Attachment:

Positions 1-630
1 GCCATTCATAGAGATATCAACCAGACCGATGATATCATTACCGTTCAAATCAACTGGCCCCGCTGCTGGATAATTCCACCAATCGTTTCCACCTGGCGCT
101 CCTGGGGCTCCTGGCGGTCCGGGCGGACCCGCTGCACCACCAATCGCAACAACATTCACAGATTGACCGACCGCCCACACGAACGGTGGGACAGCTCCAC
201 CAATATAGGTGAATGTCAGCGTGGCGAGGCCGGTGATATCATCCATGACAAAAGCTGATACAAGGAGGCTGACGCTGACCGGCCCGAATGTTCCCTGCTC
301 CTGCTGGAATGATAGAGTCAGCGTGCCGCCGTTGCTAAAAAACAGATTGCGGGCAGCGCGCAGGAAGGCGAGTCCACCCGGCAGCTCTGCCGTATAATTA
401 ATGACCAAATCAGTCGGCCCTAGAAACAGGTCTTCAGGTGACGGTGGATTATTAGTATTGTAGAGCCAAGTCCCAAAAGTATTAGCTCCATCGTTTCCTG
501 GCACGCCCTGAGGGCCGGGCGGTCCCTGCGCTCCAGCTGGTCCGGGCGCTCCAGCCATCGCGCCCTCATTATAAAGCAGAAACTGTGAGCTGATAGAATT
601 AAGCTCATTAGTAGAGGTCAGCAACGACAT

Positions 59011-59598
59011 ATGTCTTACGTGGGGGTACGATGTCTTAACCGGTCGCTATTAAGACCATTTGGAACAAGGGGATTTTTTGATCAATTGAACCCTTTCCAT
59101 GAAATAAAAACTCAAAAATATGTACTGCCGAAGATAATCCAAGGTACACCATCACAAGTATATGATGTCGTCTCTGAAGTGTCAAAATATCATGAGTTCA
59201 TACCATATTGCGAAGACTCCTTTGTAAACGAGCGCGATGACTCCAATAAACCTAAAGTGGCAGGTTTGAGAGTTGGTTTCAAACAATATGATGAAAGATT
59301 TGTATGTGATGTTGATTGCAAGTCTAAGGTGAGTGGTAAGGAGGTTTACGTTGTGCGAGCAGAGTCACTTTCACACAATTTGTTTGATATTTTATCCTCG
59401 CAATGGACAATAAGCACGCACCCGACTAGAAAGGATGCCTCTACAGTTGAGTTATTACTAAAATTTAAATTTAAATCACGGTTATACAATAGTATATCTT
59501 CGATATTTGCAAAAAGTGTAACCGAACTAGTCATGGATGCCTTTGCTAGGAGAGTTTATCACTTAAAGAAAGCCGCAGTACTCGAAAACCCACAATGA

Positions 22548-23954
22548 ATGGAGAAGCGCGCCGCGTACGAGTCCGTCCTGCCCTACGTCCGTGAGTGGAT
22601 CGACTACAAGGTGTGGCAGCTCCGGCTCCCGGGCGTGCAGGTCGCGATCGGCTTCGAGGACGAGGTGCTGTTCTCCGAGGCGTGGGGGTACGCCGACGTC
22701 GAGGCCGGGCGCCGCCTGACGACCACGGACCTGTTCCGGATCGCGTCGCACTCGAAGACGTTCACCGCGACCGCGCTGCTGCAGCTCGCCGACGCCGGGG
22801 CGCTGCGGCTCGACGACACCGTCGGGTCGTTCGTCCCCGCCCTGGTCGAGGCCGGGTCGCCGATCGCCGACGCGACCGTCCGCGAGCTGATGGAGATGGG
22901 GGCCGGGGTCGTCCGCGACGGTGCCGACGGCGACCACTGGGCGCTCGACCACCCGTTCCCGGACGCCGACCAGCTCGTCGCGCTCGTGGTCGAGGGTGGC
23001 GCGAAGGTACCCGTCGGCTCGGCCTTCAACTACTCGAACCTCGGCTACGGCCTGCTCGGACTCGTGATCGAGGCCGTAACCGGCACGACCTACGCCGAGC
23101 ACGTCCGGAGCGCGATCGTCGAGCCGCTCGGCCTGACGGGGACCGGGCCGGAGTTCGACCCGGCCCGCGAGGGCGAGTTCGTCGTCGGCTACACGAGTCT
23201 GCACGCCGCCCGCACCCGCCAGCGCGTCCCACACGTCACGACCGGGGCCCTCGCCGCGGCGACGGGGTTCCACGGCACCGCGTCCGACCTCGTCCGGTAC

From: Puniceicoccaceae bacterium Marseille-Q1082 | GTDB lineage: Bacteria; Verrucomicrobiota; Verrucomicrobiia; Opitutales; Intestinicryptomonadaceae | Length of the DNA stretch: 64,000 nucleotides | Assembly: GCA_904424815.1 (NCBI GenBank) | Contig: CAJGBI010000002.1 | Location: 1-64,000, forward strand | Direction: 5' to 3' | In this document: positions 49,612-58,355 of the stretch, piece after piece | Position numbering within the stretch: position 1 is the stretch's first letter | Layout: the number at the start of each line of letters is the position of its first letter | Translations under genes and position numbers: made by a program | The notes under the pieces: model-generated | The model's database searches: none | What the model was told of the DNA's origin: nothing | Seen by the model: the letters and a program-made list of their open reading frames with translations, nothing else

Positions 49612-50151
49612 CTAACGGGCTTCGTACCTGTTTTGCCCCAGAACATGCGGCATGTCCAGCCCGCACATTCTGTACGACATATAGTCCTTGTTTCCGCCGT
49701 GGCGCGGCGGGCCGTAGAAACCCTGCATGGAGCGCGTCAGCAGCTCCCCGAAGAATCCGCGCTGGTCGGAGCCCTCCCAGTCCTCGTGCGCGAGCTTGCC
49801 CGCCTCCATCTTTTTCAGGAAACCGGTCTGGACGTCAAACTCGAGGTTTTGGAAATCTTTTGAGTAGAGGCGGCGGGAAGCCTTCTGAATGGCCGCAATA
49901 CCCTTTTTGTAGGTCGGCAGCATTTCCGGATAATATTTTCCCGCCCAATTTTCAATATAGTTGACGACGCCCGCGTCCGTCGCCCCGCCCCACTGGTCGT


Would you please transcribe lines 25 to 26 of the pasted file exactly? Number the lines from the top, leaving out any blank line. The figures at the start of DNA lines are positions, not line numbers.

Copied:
From: Puniceicoccaceae bacterium Marseille-Q1082 | GTDB lineage: Bacteria; Verrucomicrobiota; Verrucomicrobiia; Opitutales; Intestinicryptomonadaceae | Length of the DNA stretch: 64,000 nucleotides | Assembly: GCA_904424815.1 (NCBI GenBank) | Contig: CAJGBI010000002.1 | Location: 1-64,000, forward strand | Direction: 5' to 3' | In this document: positions 49,612-58,355 of the stretch, piece after piece | Position numbering within the stretch: position 1 is the stretch's first letter | Layout: the number at the start of each line of letters is the position of its first letter | Translations under genes and position numbers: made by a program | The notes under the pieces: model-generated | The model's database searches: none | What the model was told of the DNA's origin: nothing | Seen by the model: the letters and a program-made list of their open reading frames with translations, nothing else

Positions 49612-50151